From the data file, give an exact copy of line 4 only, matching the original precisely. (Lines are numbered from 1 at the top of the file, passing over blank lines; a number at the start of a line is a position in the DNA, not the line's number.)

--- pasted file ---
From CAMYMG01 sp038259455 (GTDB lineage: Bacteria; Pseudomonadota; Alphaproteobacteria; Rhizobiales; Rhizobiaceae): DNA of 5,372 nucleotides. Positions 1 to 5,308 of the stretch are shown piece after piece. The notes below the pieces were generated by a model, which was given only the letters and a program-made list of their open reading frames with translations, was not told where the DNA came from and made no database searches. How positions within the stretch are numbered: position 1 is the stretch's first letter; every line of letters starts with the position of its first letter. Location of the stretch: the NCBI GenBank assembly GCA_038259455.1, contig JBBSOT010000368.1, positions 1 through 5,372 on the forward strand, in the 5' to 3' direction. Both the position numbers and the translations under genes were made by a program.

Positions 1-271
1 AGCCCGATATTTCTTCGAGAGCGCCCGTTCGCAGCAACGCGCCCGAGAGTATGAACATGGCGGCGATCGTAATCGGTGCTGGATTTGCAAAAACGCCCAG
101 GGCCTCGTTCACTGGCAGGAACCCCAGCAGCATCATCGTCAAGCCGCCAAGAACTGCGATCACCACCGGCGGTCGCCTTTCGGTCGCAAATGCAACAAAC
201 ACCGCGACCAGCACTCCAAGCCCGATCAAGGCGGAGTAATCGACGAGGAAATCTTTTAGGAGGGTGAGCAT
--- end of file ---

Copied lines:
101 GGCCTCGTTCACTGGCAGGAACCCCAGCAGCATCATCGTCAAGCCGCCAAGAACTGCGATCACCACCGGCGGTCGCCTTTCGGTCGCAAATGCAACAAAC